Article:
The U.S. tax code gives working couples a cash bonus for living in sin, Sen. Charles McC. Mathias Jr. (R-Md.) and Rep. Millicent Fenwick (R-N.J.) charged recently as they kicked off a new champaign to end the "marriage penalty."

According to figures released by Mathias, if two swinging singles are living together and making $10,000 a year each, they pay taxes as single persons and their combined federal income tax bill for 1979 will be $2,354.

But if they get married, Mathias said, they will be "shocked to learn that . . . their tax liability would increase dramatically" to $2,745.

For a higher-income couple, the "penalty" for marrying would be worse. If each earned $20,000 their combined federal tax for 1979 if they stayed single would be $7,674, but if they got married it would jump to $9,366.

This "quirk in the tax code" applies when both partners work and have income. Not only does it discourage young couples from marrying and undermine "our longstanding social objective of shoring up the American family," said Mathias, it makes it profitable for a two-earner married couple to "save money by divorcing and simply living together."

Mathias and Fenwick want to abolish what Mathias has called a "sin subsidy" by allowing each married person to file a separate tax return based on individual income and calculated on the same tax tables used by single persons.

In this way, a married couple with combined annual income of $20,000 derived equally from each partner would pay the $2,354 "singles" rate instead of the $2,745 "married couple" rate.

Sen. Harry F. Byrd Jr. (Ind.-Va.), chairman of the Senate Finance taxation subcommittee, has promised hearings on the issue. And the Treasury, without endorsing any proposal, has indicated it is sympathetic to the concept of easing some of tax pain for married couples.

But the price tag in lost tax revenues is a big one: at least $4.8 billion a year for the Mathias-Fenwick bill, according to a tentative estimate from the Join Taxation Committee of Congress. However, some people believe that is a very low estimate.

And a more modest proposal - a plan by Sen. Mike Gravel (D-Alaska) to allow married couples an extra deduction of up to $2,000 - has a big price tag too. It would cost the Treasury up to $3.5 billion a year.

Moreover, the issue isn't quite as clear-cut as it initially seems. Tax experts have been stewing over the problem for at least 10 years, ever since the tax code was changed to reduce the "single penalty" and instead ended up with a "marriage penalty."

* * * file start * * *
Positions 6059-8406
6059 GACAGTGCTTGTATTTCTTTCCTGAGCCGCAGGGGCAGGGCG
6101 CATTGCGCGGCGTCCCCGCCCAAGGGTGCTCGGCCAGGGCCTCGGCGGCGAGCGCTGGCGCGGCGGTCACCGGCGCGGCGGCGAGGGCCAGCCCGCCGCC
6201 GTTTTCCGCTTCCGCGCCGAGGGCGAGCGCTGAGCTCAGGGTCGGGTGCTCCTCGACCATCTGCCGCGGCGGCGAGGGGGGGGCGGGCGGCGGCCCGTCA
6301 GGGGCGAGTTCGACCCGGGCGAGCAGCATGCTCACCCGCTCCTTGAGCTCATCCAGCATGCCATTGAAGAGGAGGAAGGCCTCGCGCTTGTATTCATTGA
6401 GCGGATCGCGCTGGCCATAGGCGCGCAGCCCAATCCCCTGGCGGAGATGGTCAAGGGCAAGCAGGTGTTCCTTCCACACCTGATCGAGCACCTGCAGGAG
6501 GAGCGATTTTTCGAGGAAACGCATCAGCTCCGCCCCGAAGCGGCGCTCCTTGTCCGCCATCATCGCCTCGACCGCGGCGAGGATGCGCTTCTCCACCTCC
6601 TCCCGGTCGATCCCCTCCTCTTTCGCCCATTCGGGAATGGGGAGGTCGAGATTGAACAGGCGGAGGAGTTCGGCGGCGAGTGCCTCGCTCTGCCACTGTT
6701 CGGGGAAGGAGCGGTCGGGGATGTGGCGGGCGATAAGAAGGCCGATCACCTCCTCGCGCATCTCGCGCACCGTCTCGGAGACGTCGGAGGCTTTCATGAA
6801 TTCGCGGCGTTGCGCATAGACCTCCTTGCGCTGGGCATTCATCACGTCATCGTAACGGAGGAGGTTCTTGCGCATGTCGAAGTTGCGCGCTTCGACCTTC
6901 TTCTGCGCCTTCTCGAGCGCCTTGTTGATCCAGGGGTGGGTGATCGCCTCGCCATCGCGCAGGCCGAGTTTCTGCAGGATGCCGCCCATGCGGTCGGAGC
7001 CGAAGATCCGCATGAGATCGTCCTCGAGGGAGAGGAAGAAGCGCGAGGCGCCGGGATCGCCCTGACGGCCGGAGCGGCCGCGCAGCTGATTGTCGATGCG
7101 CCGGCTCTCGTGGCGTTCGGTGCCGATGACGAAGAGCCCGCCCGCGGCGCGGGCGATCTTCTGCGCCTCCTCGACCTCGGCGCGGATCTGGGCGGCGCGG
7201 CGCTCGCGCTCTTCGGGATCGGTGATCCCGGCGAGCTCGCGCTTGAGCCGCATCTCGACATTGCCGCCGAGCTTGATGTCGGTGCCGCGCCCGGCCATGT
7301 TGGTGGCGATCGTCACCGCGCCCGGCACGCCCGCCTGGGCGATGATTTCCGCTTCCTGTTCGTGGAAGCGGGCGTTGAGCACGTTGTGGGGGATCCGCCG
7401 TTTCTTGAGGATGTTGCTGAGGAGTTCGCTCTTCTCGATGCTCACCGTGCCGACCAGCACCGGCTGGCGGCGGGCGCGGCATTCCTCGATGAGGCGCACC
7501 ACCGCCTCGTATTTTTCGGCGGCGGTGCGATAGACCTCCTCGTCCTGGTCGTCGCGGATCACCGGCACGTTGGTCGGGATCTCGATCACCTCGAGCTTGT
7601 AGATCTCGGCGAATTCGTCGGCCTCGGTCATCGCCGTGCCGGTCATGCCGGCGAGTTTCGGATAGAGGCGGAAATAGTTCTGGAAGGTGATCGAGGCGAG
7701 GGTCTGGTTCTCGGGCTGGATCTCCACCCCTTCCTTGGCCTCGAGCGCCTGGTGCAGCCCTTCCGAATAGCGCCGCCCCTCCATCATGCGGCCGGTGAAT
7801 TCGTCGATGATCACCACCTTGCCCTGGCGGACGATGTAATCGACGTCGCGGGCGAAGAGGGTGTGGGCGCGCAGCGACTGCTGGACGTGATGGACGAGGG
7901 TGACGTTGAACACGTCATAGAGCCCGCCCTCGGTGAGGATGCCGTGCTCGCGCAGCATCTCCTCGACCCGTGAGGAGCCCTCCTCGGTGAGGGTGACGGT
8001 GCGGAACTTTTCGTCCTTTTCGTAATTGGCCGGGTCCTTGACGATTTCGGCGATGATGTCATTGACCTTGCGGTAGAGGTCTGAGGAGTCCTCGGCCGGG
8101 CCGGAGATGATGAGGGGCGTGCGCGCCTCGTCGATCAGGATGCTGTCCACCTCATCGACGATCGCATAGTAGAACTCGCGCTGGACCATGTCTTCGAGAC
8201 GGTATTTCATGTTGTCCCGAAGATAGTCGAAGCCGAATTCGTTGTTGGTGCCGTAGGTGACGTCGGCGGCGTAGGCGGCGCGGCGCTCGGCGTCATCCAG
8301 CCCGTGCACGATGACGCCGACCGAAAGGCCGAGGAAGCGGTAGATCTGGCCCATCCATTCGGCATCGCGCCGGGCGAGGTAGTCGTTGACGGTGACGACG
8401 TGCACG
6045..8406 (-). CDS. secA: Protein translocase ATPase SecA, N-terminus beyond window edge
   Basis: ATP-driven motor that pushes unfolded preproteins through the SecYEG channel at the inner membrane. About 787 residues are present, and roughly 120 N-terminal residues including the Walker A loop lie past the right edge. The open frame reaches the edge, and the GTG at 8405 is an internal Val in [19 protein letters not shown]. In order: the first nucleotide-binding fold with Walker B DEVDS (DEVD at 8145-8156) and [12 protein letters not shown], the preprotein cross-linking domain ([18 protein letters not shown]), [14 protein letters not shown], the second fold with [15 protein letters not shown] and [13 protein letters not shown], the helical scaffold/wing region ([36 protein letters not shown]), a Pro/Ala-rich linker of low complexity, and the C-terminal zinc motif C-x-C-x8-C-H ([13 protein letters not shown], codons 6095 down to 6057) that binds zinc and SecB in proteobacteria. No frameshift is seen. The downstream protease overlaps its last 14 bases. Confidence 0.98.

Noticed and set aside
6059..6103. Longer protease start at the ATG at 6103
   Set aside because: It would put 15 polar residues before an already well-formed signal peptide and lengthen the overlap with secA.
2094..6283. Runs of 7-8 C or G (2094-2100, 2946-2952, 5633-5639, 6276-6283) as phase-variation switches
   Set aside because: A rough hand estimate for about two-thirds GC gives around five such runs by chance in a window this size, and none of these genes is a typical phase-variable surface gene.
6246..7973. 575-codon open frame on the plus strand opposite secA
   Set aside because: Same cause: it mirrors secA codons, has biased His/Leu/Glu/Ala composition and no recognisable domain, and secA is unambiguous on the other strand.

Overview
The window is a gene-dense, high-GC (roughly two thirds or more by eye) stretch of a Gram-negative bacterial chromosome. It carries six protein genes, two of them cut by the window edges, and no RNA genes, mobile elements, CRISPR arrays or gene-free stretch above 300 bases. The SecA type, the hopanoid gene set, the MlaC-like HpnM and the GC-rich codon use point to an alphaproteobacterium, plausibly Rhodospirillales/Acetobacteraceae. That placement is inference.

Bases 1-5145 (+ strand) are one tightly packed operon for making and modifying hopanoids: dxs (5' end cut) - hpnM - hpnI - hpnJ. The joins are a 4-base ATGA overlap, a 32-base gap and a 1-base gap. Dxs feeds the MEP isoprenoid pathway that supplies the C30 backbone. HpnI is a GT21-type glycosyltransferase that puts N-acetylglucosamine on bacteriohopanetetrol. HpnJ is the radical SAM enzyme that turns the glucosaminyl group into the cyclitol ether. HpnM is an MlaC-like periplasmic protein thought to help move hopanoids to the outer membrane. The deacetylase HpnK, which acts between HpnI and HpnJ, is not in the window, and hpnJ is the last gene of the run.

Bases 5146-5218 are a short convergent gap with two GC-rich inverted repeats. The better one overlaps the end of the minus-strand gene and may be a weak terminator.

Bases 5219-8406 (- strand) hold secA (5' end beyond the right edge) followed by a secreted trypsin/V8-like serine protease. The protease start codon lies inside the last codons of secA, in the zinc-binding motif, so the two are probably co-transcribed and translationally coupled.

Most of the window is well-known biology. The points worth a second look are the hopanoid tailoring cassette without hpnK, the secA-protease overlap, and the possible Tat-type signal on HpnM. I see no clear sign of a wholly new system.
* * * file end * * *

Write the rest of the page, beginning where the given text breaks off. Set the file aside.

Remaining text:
A recent Treasury analysis sent to Gravel outlines the difficulty: there are four basic principles of taxation accepted by Americans, but there is no way to combine all four in a single tax system since they are contradictory.

One principle is "progressivity," namely, the higher the income, the higher the rate of tax. Another is "aggregation," that the income of a married couple should be aggregated to determine family income for tax purposes. The third principle is that there shall be no penalty for being married, and the fourth is that there shall be no penalty for remaining single.

The present "marriage penalty" results from the fact that a married couple's income is aggregated and then subjected to a progressive tax.

One Capitol Hill tax expert said the Mathias-Fenwick approach could help solve the "marriage penalty" but only at the expense of other categories of taxpayers.

For example, at present a married person with a $20,000 salary and a nonworking spouse has the same federal tax liability ($2,745) as a married person with a $10,000 salary and a spouse also making $10,000. Aggregate salary in each case is the same, and the tax is the same.

But under the Mathias proposal, the first family would still pay $2,745 but the two-worker family's tax bill would be cut to $2,354.

Moreover, a single worker living alone today and making $20,000 has a tax bill of $3,837, substantially more than that of a married couple with the same income. That is the "singles' penalty," which was reduced 10 years ago, helping to create the "marriage penalty." Mathias' proposal would again enlarge the difference.

Whichever way you turn, someone is going to be paying proportionately more and may consider the change unreasonable.

However, Mathias is weighing in on the side of "the people who have undertaken the care and raising of our children. Clearly, they should not be punished by our tax system," he said.